In the long term, of course, trading a decent fee for creative freedom isn’t sustainable. You simply can’t foster a business on that basis. But if push comes to shove, most graphic designers are remarkably adept at making something out of nothing. It’s a skills set developed at college and a challenge (at least once every so often) that they enjoy.
‘The main thing is that the client has got to have a good attitude and faith in you,’ says Intro designer Mat Cook. ‘If they are blinkered and there’s no budget, the whole thing’s just a complete waste of time.’
The Big Issue
Design consultancy: Intro
Designer: Mat Cook
Mat Cook’s cover for the Big Issue, the magazine that helps the homeless, was a deliberate reaction against established editorial conventions.
He knew he didn’t want a moody cover portrait, a hierarchy of coverlines or a ‘dreadful stuck-on pochette’ to hold the free CD, which was being given away that week. Instead, he created a canvas that worked as a coherent whole, a spiral of urgent painted lettering working its way around the casually stuck-on disc. ‘It seemed right to make it feel really handmade and optical,’ says Cook.
‘The aesthetic was determined by the size of the brush and the speed of the painting. I wanted something that was raw, punk, street and instantaneous.’ After a bit of tinkering on the computer with background colour and positioning of the type, he was done.
That week, the Big Issue sold 30 000 more copies than usual. The budget couldn’t have been more frugal. The set fee of £150 was waived.
Design consultancy: Navy Blue
Designer: Kirsten Gracie
Navy Blue made the most of the client’s limited budget for furniture manufacturer Knoll by creating an ingenious multifunctional piece of design.
Through clever use of perforations and folds, a single graphic item worked simultaneously as an invitation, RSVP card, map, give-away poster and envelope.
Aimed at a discerning audience of architects, designers and key clients, the mailer heralded a European launch event for three new lines: a chair called Life, an addition to the Scope range of modular furniture, and A3, a new contemporary unit.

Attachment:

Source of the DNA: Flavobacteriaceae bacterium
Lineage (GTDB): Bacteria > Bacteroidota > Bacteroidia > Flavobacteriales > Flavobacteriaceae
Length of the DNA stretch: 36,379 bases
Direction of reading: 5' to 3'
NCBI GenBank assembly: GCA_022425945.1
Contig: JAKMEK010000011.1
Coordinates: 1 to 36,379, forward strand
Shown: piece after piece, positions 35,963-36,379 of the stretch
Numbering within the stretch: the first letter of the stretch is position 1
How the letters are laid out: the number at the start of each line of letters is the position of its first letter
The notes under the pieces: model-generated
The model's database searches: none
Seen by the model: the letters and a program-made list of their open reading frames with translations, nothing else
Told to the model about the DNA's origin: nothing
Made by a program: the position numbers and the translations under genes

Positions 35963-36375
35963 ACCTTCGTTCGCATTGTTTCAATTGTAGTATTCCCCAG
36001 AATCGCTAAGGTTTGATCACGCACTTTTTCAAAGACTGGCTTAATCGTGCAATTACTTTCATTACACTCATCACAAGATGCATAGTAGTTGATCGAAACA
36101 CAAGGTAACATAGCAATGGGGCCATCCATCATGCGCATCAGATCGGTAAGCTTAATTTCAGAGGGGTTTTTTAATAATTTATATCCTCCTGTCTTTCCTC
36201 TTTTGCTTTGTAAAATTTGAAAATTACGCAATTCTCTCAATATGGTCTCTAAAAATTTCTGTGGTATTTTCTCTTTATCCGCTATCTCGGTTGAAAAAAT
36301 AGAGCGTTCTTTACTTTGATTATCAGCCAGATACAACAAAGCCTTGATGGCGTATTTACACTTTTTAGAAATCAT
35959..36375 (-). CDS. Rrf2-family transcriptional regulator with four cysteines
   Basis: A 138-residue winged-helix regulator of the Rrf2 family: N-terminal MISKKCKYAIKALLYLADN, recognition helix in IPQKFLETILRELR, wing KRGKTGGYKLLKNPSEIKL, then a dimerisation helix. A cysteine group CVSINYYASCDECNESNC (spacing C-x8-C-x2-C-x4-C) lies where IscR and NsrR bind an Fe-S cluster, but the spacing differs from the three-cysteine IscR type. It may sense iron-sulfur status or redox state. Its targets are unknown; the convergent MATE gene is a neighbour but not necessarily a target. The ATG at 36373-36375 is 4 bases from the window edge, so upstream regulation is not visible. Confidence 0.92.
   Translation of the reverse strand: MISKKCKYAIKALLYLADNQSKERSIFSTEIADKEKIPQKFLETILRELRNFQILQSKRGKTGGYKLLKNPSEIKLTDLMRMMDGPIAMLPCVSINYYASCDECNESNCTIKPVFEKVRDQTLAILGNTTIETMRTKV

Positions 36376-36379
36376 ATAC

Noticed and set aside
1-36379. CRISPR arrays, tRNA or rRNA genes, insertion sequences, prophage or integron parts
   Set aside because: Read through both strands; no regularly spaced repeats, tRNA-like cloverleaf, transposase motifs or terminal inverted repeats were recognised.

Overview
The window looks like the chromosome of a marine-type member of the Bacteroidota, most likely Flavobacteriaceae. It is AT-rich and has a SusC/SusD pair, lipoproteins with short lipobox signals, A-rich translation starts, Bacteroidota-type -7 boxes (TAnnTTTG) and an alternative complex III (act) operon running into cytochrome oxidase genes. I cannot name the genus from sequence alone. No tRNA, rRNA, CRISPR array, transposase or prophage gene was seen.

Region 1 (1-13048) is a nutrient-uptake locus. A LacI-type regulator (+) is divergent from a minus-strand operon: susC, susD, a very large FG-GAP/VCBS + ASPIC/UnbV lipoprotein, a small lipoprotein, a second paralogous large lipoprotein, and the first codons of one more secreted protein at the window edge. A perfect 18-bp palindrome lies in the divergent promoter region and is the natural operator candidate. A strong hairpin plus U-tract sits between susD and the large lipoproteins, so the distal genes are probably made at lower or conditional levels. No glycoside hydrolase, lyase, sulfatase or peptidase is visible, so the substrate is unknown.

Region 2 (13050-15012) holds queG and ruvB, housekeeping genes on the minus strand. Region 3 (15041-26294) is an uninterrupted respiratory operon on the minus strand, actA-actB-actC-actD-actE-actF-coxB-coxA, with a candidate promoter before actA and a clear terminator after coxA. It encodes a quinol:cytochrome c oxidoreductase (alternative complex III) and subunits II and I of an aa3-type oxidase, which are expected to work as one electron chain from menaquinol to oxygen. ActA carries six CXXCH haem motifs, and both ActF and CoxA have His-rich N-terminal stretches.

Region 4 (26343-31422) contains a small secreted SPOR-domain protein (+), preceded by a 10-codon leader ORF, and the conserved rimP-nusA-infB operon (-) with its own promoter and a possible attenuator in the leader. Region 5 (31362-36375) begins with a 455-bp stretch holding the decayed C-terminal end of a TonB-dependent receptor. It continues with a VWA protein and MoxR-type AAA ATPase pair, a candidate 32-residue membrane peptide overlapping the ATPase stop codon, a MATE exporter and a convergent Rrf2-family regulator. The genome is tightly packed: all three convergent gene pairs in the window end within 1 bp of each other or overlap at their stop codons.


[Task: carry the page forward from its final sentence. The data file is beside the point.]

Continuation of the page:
The schematic graphics demonstrate how these products tessellate, each represented by a different colour and icon. The imagery was modified from existing file drawings while a restricted colour palette kept printing costs down. ‘It was a stern test of our creative ability,’ says Navy Blue managing director Geoff Nicol, ‘but the creative solution was born out of pragmatic restrictions because of the budget.’
Towner Art Gallery
Design consultancy: NB Studio
Designer: Ian Pierce
Over the past couple of years, NB Studio has developed a rewarding relationship with the Towner Art Gallery in Eastbourne. Rewarding in terms of creative opportunity rather than money, that is. Promoting the exhibition Somewhere: Places of Refuge in Art and Life was a case in point.
The show featured 16 very different contemporary artists, much of it video or sculpture work, but none of it particularly representative. Commissioned photography was a non-starter, supplied images weren’t up to scratch, so a striking graphic route (literally) was devised.
‘You can’t afford to labour over these things,’ says Ben Stott, creative director of NB Studio. ‘You have a brainstorm and come up with one idea, and that’s it.’ NB Studio produced a two-colour, silk-screened double-crown poster and an A5 invitation, printed on heavy board stock.
The unmistakable Margaret Calvert typeface was downloaded from the Department of Transport website. Stott says they ‘twisted the printer’s arm’ to die-cut the corners on the poster and invitation free of charge. He maintains that, just like designers, printers like to have small interesting jobs in their portfolios, so it’s always worth asking. m